Toby: Exactly. It’s not going to punish you. What you’d end up doing is, you’d end up going back and saying, “What’s that?” When you sell it, you’re going to put it back into US currency. If it hasn’t gone up in value, all that’s going to happen is you’re going to get back to $100,000, and you’re not going to pay anything on tax. The other thing and it just happens to be Mexico—because one of our accountants is an accountant in Mexico. Also, if you lived in it as your primary residence in Mexico, then you pay no tax.
Now in the US, let’s say you move here, now the US is going to tax everything that you make anywhere if you are a resident. You don’t even have to be a US citizen. You could literally move here and become a Green Card or reside here. The second you decide to reside here, it’s going to want to tax that, too. But if you lived in it, we have something called IRC 121, which allows you to avoid the tax, if you’re single on $250,000 of capital gains on the sale of your house, or if you’re married, $500,000. So single, married filing jointly. It still applies even if you have a foreign residence. Do you agree with all that?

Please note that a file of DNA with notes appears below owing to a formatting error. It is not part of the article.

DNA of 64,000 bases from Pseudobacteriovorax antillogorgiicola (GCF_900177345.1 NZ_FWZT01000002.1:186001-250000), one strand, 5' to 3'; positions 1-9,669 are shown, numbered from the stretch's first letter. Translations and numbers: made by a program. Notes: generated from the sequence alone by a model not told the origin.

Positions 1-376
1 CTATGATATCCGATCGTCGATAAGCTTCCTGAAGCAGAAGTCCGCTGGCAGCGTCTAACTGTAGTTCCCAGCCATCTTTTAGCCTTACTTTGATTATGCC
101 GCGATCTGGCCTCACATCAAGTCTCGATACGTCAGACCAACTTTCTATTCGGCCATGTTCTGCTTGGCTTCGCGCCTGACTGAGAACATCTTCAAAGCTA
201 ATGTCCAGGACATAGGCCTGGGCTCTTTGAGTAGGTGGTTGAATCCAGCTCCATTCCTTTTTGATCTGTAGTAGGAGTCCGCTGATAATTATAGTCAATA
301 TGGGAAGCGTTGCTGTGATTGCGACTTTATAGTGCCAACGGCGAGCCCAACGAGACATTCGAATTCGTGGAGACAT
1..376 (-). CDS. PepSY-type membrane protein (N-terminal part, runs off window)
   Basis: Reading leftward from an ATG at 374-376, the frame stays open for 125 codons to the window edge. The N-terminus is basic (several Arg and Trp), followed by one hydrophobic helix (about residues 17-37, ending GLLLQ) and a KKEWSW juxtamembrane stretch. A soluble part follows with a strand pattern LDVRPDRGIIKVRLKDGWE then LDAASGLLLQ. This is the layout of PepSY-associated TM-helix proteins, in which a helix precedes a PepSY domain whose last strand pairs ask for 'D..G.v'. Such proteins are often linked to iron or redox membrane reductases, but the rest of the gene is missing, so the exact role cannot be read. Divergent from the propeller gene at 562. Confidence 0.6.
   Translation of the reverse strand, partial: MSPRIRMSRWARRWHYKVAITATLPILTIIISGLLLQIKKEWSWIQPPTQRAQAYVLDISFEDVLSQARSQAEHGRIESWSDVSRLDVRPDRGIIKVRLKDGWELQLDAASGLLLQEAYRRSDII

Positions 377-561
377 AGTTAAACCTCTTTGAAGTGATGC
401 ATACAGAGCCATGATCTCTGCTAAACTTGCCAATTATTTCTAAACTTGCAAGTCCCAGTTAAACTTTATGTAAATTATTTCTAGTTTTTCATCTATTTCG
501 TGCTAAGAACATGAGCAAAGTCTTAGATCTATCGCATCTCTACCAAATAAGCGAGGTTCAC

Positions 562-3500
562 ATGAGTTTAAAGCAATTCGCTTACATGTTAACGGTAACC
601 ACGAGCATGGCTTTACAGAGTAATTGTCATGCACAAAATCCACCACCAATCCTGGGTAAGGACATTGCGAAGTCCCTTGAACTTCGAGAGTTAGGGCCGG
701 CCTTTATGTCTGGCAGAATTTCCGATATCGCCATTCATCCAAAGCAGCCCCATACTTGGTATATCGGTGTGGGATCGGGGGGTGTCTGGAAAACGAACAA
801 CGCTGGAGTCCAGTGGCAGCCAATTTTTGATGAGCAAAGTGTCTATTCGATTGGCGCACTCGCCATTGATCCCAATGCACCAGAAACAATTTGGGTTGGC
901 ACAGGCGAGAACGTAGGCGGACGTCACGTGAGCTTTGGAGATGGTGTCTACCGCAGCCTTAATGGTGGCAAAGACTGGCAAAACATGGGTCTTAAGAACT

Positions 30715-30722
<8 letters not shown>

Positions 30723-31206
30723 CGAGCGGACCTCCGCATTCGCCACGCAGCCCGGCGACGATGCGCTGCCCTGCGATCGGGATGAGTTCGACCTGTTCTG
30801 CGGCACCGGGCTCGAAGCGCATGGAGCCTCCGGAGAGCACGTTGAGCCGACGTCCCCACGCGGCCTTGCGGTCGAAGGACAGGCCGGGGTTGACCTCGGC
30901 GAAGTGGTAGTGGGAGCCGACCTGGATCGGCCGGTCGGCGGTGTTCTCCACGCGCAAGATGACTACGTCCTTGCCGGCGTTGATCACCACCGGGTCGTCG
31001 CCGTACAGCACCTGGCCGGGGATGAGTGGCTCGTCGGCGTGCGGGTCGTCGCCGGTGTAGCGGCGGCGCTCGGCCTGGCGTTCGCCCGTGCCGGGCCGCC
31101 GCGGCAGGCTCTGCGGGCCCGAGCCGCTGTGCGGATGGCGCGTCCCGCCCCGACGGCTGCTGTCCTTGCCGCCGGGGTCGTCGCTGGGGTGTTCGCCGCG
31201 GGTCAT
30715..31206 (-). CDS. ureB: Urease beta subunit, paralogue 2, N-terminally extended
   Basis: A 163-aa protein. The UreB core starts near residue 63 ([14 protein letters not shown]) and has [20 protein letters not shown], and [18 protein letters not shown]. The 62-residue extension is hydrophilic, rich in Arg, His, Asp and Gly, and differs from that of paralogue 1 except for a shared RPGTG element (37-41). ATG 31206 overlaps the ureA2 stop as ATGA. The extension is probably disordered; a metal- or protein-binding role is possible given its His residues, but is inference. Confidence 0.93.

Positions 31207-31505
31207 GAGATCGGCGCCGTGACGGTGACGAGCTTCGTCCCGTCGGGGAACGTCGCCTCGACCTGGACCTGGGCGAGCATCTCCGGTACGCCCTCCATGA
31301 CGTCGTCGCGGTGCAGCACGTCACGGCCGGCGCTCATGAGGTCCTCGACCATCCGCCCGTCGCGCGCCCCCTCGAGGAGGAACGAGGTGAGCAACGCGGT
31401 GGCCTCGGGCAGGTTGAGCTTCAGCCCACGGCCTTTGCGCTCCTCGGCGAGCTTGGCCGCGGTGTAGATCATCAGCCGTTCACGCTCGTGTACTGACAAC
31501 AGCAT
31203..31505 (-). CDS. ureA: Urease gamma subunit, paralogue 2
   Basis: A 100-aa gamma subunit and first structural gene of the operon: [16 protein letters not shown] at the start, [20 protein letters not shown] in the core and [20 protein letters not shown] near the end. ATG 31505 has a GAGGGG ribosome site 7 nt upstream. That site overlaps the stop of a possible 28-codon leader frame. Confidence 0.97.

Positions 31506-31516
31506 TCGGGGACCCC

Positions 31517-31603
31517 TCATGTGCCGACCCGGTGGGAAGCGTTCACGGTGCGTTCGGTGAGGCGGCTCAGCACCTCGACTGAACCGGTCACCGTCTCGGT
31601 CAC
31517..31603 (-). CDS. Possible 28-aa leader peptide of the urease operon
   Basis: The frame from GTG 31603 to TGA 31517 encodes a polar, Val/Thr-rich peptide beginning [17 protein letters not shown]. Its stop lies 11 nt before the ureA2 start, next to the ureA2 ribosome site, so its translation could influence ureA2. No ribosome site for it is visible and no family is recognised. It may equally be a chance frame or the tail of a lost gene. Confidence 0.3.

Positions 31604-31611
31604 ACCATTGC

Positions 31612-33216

Jeff: Yes. IRC 121 applies against your primary residence. The exclusion applies to your primary residence, regardless of where it’s at.
Toby: I think this person may actually be on it. If yes, we have an accountant who was also an accountant in Mexico. Can you avoid the capital gains on the devalued currency?”
Yeah. What we’d do is we’d break the home, and we do the conversion and we’d see what’s the actual value. If the currency moved, it wouldn’t actually create a taxable event just because the currency moved. I hope that makes sense. We’re going to sell it. Whatever it gets converted into, it’s going to end up not being taxable. If you lived in it, it’s not going to be taxable. If that was your residence, it’s not going to be taxable. There are ways to avoid it.